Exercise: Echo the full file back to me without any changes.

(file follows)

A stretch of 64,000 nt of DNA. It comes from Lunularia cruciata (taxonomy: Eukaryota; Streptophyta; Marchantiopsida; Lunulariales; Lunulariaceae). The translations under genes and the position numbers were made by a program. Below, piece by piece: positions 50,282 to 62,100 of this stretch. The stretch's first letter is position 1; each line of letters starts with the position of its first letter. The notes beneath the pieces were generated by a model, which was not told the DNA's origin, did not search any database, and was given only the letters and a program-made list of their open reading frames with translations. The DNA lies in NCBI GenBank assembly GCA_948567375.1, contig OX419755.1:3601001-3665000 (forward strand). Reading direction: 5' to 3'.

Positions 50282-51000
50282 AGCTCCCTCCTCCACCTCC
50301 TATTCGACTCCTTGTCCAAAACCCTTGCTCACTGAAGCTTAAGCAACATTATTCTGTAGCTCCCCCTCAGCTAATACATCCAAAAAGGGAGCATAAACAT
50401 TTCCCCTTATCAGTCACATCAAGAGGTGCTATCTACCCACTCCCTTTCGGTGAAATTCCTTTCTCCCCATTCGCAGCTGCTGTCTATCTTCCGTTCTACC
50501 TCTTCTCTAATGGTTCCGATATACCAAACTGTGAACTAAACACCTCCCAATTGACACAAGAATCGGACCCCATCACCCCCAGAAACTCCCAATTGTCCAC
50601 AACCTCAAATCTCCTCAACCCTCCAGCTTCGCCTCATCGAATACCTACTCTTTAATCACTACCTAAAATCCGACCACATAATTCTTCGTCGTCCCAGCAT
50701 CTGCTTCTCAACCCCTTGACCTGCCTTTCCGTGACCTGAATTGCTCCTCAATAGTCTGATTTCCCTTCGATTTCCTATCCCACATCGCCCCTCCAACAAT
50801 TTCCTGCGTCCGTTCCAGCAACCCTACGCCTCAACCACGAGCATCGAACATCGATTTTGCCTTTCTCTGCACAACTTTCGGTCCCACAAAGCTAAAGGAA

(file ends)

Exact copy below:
A stretch of 64,000 nt of DNA. It comes from Lunularia cruciata (taxonomy: Eukaryota; Streptophyta; Marchantiopsida; Lunulariales; Lunulariaceae). The translations under genes and the position numbers were made by a program. Below, piece by piece: positions 50,282 to 62,100 of this stretch. The stretch's first letter is position 1; each line of letters starts with the position of its first letter. The notes beneath the pieces were generated by a model, which was not told the DNA's origin, did not search any database, and was given only the letters and a program-made list of their open reading frames with translations. The DNA lies in NCBI GenBank assembly GCA_948567375.1, contig OX419755.1:3601001-3665000 (forward strand). Reading direction: 5' to 3'.

Positions 50282-51000
50282 AGCTCCCTCCTCCACCTCC
50301 TATTCGACTCCTTGTCCAAAACCCTTGCTCACTGAAGCTTAAGCAACATTATTCTGTAGCTCCCCCTCAGCTAATACATCCAAAAAGGGAGCATAAACAT
50401 TTCCCCTTATCAGTCACATCAAGAGGTGCTATCTACCCACTCCCTTTCGGTGAAATTCCTTTCTCCCCATTCGCAGCTGCTGTCTATCTTCCGTTCTACC
50501 TCTTCTCTAATGGTTCCGATATACCAAACTGTGAACTAAACACCTCCCAATTGACACAAGAATCGGACCCCATCACCCCCAGAAACTCCCAATTGTCCAC
50601 AACCTCAAATCTCCTCAACCCTCCAGCTTCGCCTCATCGAATACCTACTCTTTAATCACTACCTAAAATCCGACCACATAATTCTTCGTCGTCCCAGCAT
50701 CTGCTTCTCAACCCCTTGACCTGCCTTTCCGTGACCTGAATTGCTCCTCAATAGTCTGATTTCCCTTCGATTTCCTATCCCACATCGCCCCTCCAACAAT
50801 TTCCTGCGTCCGTTCCAGCAACCCTACGCCTCAACCACGAGCATCGAACATCGATTTTGCCTTTCTCTGCACAACTTTCGGTCCCACAAAGCTAAAGGAA